Recently I visited Cathedral Park in Portland, which lies beneath the St. Johns Bridge. The St. Johns Bridge is a magnificent structure, built in 1931, during the height of the depression.
Portland is a city of bridges. These bridges were mostly built long ago, when construction projects were feasible in terms of costs and delivery time frames were measured in years, not decades (when approvals, funding, environmental contingencies, etc… are factored in).
Today the Portland metropolitan area, which includes large Washington communities north of the city, faces severe constraints on traffic and there is widespread local agreement that commute times are growing longer and in some instances intolerable. I know individuals in Chicago, LA or NYC that would laugh at commute times that aren’t 2+ hours but that is little consolation to the locals who previously had been able to drive around the metro area with relative ease.
Many of these bridges need to be replaced for multiple reasons – the Pacific Northwest is an earthquake zone and most of these bridges are not built to survive a quake, traffic on the bridges is soaring and causing delays throughout the system because they function as bottlenecks, and frankly bridges cannot last forever without collapsing.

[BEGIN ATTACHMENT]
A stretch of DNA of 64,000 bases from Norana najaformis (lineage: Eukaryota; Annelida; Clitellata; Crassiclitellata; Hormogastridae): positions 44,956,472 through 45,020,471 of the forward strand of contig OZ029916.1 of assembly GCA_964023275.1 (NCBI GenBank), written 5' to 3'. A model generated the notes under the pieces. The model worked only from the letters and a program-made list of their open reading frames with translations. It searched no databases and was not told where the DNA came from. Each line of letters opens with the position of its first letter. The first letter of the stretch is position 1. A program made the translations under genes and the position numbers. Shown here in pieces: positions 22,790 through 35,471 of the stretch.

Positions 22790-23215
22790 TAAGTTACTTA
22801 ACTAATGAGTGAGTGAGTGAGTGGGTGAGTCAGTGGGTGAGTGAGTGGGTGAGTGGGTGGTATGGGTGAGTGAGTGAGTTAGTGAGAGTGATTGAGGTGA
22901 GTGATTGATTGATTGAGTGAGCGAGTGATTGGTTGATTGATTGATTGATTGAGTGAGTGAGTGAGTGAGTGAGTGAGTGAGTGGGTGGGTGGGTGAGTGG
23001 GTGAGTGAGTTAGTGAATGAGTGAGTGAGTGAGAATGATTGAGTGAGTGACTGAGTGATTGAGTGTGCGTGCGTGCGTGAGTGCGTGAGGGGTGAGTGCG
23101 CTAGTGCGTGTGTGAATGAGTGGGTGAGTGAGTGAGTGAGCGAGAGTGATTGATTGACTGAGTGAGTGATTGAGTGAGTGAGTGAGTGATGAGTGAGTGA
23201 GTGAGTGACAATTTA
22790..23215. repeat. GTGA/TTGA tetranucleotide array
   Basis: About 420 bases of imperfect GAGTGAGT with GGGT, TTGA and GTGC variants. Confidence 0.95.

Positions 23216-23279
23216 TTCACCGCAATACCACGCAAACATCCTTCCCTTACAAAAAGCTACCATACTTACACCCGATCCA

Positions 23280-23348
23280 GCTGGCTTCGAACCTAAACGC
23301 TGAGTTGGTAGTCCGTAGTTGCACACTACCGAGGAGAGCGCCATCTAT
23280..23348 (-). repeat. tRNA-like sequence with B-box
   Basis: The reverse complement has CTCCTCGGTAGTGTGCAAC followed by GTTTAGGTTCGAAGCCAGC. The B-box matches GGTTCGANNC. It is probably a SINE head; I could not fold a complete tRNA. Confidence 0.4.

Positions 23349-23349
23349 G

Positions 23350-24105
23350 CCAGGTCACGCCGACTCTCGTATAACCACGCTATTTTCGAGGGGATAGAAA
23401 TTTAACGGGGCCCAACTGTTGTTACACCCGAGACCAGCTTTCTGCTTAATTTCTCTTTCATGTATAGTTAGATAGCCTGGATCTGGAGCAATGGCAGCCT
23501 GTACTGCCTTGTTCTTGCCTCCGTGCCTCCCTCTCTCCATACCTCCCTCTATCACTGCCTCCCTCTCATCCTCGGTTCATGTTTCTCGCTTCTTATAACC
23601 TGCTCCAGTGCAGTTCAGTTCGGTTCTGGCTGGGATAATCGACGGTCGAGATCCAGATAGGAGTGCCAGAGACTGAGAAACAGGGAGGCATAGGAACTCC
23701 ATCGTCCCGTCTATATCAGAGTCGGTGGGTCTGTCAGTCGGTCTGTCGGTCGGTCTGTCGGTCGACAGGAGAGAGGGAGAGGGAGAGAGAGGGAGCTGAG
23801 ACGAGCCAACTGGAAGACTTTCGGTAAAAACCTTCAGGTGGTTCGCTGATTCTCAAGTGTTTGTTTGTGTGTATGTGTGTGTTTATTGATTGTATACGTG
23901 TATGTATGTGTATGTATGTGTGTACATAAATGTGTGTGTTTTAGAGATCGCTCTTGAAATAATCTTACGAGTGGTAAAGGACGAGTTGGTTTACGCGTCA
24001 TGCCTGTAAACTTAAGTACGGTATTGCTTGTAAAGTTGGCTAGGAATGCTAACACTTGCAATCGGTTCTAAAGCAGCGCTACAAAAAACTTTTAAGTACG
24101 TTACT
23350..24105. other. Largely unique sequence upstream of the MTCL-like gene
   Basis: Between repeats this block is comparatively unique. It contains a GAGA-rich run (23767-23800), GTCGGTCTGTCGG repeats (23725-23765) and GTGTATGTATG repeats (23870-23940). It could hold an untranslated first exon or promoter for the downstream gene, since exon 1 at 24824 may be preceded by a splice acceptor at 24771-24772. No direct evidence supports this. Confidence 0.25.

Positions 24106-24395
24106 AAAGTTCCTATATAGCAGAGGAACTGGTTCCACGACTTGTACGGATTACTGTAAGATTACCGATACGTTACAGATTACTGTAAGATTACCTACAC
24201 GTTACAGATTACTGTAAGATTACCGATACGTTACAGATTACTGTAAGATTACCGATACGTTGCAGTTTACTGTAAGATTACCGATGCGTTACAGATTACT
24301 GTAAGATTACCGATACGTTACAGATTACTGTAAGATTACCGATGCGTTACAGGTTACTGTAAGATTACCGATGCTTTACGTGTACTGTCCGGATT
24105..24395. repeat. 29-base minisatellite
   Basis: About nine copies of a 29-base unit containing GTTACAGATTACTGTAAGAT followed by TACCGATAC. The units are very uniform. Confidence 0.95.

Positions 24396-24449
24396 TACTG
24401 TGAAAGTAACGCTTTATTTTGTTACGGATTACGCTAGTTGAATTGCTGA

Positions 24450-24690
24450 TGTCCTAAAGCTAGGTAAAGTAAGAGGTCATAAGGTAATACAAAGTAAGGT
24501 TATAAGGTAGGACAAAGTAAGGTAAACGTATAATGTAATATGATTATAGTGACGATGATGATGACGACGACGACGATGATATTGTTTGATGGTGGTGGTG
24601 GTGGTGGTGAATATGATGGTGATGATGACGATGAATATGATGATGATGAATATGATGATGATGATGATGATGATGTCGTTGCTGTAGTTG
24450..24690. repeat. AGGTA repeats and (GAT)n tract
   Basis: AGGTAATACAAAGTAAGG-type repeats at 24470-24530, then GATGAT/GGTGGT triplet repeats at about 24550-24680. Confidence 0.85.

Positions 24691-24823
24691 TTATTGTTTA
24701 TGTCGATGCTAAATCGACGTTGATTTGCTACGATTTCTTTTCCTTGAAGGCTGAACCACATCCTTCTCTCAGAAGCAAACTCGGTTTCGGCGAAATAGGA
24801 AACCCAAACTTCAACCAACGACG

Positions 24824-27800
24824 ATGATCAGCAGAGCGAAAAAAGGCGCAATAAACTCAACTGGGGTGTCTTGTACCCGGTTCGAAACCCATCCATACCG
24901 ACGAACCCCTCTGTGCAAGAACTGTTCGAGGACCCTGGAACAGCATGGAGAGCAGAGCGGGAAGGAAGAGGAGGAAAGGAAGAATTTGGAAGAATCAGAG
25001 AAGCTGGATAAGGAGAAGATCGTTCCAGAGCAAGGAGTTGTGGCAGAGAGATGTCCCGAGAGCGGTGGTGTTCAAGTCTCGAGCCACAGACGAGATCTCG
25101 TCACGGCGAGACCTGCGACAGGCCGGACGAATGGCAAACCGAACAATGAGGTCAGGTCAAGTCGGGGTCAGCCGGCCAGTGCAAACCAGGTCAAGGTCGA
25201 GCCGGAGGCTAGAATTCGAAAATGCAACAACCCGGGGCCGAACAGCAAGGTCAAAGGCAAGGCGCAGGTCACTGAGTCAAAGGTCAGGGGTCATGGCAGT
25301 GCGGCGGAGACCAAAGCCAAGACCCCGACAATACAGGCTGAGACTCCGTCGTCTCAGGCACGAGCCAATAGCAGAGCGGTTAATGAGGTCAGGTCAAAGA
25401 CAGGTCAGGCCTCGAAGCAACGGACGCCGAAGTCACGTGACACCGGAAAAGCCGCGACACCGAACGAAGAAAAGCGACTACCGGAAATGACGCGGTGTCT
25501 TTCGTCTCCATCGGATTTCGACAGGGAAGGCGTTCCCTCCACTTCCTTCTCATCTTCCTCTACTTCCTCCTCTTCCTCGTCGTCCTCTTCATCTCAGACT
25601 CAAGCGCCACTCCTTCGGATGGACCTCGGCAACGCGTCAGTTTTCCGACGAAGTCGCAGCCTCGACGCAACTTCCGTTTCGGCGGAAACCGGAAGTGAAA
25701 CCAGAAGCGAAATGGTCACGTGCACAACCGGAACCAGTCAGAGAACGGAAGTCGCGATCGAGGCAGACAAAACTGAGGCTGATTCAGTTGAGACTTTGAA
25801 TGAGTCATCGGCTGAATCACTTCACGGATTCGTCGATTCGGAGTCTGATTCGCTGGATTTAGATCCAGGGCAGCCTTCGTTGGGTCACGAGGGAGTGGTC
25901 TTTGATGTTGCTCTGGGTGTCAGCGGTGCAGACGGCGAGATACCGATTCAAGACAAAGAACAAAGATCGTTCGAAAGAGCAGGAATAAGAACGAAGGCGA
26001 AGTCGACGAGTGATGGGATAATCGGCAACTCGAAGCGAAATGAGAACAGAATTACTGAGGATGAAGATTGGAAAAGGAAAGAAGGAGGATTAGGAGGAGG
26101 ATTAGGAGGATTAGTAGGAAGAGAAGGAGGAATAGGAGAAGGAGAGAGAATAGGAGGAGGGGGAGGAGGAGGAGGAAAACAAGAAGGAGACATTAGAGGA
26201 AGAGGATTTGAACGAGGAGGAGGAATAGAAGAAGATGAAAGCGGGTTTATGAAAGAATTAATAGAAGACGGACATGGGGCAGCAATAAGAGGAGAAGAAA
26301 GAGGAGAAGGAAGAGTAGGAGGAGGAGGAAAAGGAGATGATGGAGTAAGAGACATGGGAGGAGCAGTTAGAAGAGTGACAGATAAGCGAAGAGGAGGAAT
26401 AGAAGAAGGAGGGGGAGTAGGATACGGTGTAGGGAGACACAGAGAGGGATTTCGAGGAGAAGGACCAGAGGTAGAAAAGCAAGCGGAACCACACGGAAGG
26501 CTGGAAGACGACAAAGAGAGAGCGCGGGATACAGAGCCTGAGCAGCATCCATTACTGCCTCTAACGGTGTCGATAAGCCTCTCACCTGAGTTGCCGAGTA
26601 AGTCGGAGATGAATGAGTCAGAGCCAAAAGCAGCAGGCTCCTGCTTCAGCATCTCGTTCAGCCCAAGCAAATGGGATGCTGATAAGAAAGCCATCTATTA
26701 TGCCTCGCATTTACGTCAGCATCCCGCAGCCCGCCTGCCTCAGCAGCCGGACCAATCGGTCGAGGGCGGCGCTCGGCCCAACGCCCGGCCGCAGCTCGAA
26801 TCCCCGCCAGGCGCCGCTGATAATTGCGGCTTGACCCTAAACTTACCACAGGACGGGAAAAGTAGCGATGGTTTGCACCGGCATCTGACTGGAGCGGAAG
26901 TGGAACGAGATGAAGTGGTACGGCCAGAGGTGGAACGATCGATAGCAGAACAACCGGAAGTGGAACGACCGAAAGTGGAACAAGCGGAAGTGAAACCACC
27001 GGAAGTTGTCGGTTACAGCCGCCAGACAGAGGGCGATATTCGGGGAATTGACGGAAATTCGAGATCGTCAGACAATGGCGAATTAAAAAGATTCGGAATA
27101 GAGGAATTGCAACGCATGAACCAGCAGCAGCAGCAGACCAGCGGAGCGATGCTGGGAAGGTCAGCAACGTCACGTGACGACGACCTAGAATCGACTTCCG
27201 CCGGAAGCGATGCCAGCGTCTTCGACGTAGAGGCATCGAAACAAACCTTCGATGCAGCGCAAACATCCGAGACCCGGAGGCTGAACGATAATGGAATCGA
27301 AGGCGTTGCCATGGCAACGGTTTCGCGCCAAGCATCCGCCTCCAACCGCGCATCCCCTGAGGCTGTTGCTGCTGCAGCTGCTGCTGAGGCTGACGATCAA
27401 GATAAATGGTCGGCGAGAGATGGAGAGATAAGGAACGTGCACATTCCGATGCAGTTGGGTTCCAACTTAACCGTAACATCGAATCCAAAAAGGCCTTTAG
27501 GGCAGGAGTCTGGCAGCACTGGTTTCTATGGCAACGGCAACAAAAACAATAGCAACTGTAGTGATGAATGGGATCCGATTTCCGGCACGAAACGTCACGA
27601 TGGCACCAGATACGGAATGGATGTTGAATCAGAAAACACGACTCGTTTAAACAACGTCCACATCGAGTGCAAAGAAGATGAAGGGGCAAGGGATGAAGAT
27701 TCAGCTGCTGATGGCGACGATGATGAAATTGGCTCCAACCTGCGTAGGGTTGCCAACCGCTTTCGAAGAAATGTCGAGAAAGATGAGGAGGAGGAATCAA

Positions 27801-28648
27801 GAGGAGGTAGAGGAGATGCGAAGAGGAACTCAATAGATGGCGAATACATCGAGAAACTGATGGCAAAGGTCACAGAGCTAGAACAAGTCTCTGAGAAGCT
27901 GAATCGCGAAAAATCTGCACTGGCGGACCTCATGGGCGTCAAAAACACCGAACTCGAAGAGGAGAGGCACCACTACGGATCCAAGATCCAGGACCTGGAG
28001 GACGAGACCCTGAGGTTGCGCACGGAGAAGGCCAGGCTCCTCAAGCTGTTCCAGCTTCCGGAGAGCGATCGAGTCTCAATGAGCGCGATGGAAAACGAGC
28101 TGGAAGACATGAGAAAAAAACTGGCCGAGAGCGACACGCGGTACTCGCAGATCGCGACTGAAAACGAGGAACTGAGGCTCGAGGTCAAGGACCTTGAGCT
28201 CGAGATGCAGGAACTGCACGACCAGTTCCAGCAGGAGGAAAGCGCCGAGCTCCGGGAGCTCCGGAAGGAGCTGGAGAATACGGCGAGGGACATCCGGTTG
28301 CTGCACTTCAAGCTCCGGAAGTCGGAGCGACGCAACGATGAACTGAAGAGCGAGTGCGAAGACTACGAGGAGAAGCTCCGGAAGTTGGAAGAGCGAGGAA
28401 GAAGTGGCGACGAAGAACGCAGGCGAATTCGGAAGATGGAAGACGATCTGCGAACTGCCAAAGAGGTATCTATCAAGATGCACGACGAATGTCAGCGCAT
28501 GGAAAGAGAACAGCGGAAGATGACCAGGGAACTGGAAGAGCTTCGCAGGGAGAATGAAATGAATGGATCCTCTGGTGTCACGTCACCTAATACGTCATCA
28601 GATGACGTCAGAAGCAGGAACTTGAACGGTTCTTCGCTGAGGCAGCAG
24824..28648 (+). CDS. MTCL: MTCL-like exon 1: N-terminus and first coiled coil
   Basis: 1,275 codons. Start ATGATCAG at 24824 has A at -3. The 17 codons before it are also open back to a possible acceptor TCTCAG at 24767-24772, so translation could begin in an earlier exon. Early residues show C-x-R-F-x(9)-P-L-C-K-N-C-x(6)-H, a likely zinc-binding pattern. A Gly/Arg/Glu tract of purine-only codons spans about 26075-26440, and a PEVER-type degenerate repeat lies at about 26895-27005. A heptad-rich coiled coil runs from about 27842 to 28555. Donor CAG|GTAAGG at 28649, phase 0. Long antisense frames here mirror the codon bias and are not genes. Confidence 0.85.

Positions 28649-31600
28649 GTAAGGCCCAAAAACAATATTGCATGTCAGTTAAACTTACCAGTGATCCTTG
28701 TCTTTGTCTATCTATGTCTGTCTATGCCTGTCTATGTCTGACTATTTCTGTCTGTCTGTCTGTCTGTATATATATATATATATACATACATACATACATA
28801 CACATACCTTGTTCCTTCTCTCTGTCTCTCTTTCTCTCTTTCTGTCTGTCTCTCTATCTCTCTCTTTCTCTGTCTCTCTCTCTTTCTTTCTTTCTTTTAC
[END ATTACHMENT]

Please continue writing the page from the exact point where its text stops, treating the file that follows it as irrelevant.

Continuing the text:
And yet… it will never happen. I am confident that we won’t be able to raise the billions that it will take to build these bridges and lawsuits and environmentalists would create innumerable roadblocks (with accompanying cost increases and delays) so that even difficult projects will become impossible. There is an utter breakdown in funding, public will, solid execution, and all the fundamental components that make infrastructure possible. While China has built giant, soaring cities, we can’t even replace bridges and roads built 100 years ago.
I would be willing to bet large sums of money that none of these bridges will be replaced over the next decade with actual drivers using the roads and seeing the benefits of the billions that would need to be invested. There will be a lot of talk and likely hundreds of millions spent on studies and much political posturing and probably some desperate repairs on some of the bridges that will soon be in dire condition. But it is easy money to bet that nothing new and substantially better will rise through this cacophony and come to fruition.
America would be much better off if we faced the facts that what we could do in 1931 we simply cannot do today. Then we could ask deeper questions about what happened and how we can truly solve these sorts of difficult questions. We would need reform in contracting, new productivity enhancements, certainty in our regulations, local industry that was capable and cutting edge, and goodwill with the public to put up with disruptions and compromises that inevitably accompany this sort of work.
Like the failed nuclear power renaissance, which I’ve chronicled many times, the fact that I know that these efforts will fail doesn’t make me a naysayer, just a realist. Avoiding facts and having beliefs unsupported by tangible evidence and relying on recent events for predictive power is foolish. We can’t tackle our problems unless we address them out loud and accept that we are failing and our processes and systems are completely broken. Else we are living in a dream world.
Cross posted at LITGM